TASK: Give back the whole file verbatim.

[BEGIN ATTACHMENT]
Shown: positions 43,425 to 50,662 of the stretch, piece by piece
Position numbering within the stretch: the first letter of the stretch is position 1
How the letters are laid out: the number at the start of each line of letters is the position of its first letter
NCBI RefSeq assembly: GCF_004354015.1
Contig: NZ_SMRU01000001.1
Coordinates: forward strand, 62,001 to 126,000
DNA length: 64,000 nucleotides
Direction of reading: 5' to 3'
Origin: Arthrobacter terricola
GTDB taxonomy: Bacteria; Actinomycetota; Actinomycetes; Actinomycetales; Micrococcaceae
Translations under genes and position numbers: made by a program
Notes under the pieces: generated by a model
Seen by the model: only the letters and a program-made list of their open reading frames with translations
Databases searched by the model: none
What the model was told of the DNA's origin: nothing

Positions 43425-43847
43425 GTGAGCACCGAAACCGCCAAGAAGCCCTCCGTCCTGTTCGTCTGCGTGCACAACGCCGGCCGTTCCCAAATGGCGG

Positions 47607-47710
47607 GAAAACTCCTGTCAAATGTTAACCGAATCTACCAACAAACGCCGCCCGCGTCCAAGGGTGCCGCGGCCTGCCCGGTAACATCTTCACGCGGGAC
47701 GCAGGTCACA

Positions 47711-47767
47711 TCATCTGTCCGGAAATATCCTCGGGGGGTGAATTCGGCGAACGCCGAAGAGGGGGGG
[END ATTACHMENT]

Shown: positions 43,425 to 50,662 of the stretch, piece by piece
Position numbering within the stretch: the first letter of the stretch is position 1
How the letters are laid out: the number at the start of each line of letters is the position of its first letter
NCBI RefSeq assembly: GCF_004354015.1
Contig: NZ_SMRU01000001.1
Coordinates: forward strand, 62,001 to 126,000
DNA length: 64,000 nucleotides
Direction of reading: 5' to 3'
Origin: Arthrobacter terricola
GTDB taxonomy: Bacteria; Actinomycetota; Actinomycetes; Actinomycetales; Micrococcaceae
Translations under genes and position numbers: made by a program
Notes under the pieces: generated by a model
Seen by the model: only the letters and a program-made list of their open reading frames with translations
Databases searched by the model: none
What the model was told of the DNA's origin: nothing

Positions 43425-43847
43425 GTGAGCACCGAAACCGCCAAGAAGCCCTCCGTCCTGTTCGTCTGCGTGCACAACGCCGGCCGTTCCCAAATGGCGG

Positions 47607-47710
47607 GAAAACTCCTGTCAAATGTTAACCGAATCTACCAACAAACGCCGCCCGCGTCCAAGGGTGCCGCGGCCTGCCCGGTAACATCTTCACGCGGGAC
47701 GCAGGTCACA

Positions 47711-47767
47711 TCATCTGTCCGGAAATATCCTCGGGGGGTGAATTCGGCGAACGCCGAAGAGGGGGGG